Today, as the concept of the ‘Caliphate’ is attacked from all sides by Western politicians and media, fear-mongering towards the status of women under Islamic rule has once again intensified. At this time it is perhaps more pertinent than ever to understand that for Western governments, talk of ‘Women’s Rights’ in the context of the Muslim world – both historically and at present times – has only ever been used as a smokescreen and tool to further colonial aims.

The Western Colonial Strategy to Undermine Islamic Rule under the Khilafah:

In the 19th and 20th century, the lust of European powers for expansion of wealth and territory was satisfied through the occupation and colonisation of many Muslim lands, due to their abundant resources and rich revenue potential. Lord Cromer, British Consul-General who ruled over Egypt from 1883 to 1907 stated, “The European would not reside in Egypt unless he could make money by doing so.”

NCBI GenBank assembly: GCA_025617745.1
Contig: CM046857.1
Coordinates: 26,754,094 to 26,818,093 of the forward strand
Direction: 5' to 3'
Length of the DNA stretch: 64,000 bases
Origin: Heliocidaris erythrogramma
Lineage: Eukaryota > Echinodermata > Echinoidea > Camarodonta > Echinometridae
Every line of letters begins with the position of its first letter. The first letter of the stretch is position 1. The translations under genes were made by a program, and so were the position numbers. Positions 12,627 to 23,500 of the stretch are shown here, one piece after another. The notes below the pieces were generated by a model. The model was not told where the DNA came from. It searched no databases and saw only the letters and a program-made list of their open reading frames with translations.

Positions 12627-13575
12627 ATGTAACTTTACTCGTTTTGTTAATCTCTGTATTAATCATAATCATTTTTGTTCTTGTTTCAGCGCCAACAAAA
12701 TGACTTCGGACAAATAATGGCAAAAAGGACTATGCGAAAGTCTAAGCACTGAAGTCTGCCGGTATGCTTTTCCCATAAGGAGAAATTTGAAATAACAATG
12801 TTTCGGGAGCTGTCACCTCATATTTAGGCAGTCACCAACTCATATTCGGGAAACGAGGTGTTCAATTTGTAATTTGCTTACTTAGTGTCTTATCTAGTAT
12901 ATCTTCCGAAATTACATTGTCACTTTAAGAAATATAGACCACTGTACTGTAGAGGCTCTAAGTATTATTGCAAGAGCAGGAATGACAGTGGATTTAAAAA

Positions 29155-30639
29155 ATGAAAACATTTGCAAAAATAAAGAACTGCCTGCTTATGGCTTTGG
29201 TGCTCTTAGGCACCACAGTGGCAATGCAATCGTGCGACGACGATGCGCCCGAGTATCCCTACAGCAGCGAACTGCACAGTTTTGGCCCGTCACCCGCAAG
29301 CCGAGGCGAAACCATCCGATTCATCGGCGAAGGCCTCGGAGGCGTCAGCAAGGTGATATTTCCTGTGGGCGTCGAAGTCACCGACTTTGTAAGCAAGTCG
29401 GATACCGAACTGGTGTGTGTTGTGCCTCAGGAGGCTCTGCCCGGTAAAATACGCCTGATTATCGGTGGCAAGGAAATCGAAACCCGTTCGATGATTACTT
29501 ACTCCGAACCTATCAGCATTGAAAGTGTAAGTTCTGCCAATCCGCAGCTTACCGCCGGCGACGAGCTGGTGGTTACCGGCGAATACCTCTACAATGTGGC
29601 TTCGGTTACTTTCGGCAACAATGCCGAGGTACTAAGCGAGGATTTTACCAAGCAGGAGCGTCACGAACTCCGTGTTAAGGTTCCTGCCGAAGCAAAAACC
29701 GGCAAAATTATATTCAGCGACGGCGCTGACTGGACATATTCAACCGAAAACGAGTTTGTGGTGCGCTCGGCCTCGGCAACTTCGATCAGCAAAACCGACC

However, these powers realized that strengthening and expanding their domination over the region could only be achieved through undermining the political and cultural authority that Islam held within the Muslim world, that was manifested in the presence of Islamic rule under the Khilafah state, alongside replacing it with Western-inclined values, laws and systems. The Western colonial rulers therefore devised a strategy to weaken and ultimately destroy the Khilafah and prevent its future re-establishment; for this state had always stood as the fiercest obstacle to European control of the ‘East’. This plan included distancing Muslims intellectually and emotionally from their Islamic beliefs and values and hence re-aligning their loyalties and attachment away from their Deen to the Western secular culture and system. They recognized that the strong adherence of Muslims to their Islamic beliefs and practices carried a potential of the re-emergence of Islam as a powerful political state. This would herald the greatest threat to continued colonial rule in the region and had to be fought at all costs. Hence the European powers employed all means to mould the cultural loyalty of their Muslim subjects towards the West, understanding that this was vital for political loyalty: that cultural colonization held the path to continued physical, political and economic colonization. Lord Cromer for example, viewed by many as the mastermind behind British imperialism in the Arab world, wrote in his book, ‘Modern Egypt’, “…it is essential that, subsequently to our evacuation, that (Egyptian) government should…..act on principles which will be in conformity with the commonplace requirements of Western civilization…..It is absurd to suppose that Europe will look on as a passive spectator whilst a retrograde government based on purely Muhammadan principles and obsolete oriental ideas, is established in Egypt. The material interests at stake are too important…It is nothing less than this: that the new generation of Egyptians has to be persuaded or forced into imbibing the true spirit of Western Civilization.”